Horse Riding and Dystonia. Progress Report 18

imageBack in the saddle this week, after a couple of weeks’ absence. Boy, it’s good to be back! There’s no doubt that riding, reduces my stress levels.

Or it would if the Offspring didn’t do crazy things (I haven’t written about some of our more recent exploits.) … Suffice to say that the Offspring is ‘off’ the cantankerous, unpredictable Snowy and ‘on’ the more amenable Barney.

Anyway, moving swiftly on.

And on, in fact, to two small,  but highly significant miracles.

Miracle Number 1. The DVLA have agreed to let me keep my driving licence. So, we are now doing short trips in the car. Having not driven for so long, I’d forgotten how nice it is. Yesterday, I drove us to the stables for the first time in nine months. Brilliant.

Miracle Number 2. This week, I have noticed amazing improvements in my ability to control my head whilst riding. This week, I have been trotting on the right rein and turning my head to the right, which is unbelievable.

Frankly, I’m still in shock over this. Add to this, some steps of leg yield (with my head straight) and you start to think that miracles really might be possible. I’ve just had this quarter’s Botox treatment, so it will be interesting to see how long this effect lasts.

This improvement means that I’ve got to ‘re-learn’ to align myself with the horse, whilst not losing what I’ve learnt about riding by feel. I’ve been so overjoyed about this new found ability to look right, that I’ve been riding with my head ‘right’ all the time!

So, is a competition a possibility? Since signing up to compete online, I’ve had no luck in getting both access to an arena and someone to record the test. Invariably, I’ve ended up with one or the other, which has not been helpful.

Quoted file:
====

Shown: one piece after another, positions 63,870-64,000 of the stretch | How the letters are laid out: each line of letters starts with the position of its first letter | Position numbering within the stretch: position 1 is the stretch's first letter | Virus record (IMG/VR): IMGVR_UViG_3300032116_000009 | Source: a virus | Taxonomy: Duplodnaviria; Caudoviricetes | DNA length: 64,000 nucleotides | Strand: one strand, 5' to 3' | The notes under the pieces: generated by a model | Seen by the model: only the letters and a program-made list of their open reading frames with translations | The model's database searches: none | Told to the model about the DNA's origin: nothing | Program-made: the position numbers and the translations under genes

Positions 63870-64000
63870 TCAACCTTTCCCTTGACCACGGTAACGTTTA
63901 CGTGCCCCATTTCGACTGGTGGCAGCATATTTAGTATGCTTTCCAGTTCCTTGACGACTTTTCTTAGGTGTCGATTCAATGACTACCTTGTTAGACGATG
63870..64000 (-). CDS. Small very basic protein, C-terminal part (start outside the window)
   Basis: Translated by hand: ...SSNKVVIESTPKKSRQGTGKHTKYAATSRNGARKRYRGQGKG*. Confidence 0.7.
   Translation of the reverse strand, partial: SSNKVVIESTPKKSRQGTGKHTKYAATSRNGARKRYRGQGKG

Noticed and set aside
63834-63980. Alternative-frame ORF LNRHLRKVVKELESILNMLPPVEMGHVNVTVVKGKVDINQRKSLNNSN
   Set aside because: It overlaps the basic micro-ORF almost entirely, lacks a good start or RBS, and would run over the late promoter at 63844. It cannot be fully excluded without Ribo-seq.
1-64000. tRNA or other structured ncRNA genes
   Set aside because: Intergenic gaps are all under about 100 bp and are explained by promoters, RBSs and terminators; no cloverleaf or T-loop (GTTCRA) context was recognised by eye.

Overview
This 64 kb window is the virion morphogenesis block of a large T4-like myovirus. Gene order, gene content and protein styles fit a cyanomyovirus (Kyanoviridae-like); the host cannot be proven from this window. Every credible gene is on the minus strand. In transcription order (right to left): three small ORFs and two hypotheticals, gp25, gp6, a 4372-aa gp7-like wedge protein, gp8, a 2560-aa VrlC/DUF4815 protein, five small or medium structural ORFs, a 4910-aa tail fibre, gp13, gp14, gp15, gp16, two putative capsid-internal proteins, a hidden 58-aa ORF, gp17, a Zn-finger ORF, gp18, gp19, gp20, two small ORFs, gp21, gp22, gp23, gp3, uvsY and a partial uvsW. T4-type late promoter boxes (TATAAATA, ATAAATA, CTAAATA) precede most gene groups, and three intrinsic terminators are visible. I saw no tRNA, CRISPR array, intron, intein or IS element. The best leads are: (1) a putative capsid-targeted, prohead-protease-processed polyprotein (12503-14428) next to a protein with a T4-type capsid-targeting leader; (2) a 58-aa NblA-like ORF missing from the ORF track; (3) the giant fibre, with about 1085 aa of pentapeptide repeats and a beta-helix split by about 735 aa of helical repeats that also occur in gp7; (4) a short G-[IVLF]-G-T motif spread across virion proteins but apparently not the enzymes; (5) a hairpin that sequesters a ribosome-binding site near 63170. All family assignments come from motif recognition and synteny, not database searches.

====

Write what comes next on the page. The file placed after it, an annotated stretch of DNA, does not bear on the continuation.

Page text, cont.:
Therefore, I think I will have to forget this for the moment and try my hand at the regular competitions run by the riding school. I was trying to avoid this, as I was worried about how I looked. However, if the Botox holds out, I plan an entry in the December competition.

I did quite well in this last year (my last, before deciding to call it a day), so it will be a huge boost, if I can just make it back into the arena. Regardless of the result.

The upside to doing this particular competition is that it tends to be a bit more relaxed (you can enter in fancy dress) and even if it goes horribly wrong, it can’t be as bad as what happened to one rider last year. This poor person misheard the person calling the test, took a wrong turn and finished with her horse’s bottom pointing at the judge.

The Offspring commiserated, by laughing so much that she fell off her seat in the spectators’ gallery. That’s children for you.

I’ll keep that thought firmly in my mind.

Have a good week.

[picture credit ? If this picture is yours, please let me know and I will credit or remove. Thank you.]


About Dystonia Girl

Horse rider who loves to blog and do lots of other things too. Lives with, but is not defined by, a rare neurological condition called Dystonia.
This entry was posted in Dystonia, Horse Riding and tagged , , . Bookmark the permalink.

1 Response to Horse Riding and Dystonia. Progress Report 18

  1. Pingback: “Busy hands syndrome” and how to work on it… « NewsBook by Aspire Equestrian Riding Academy

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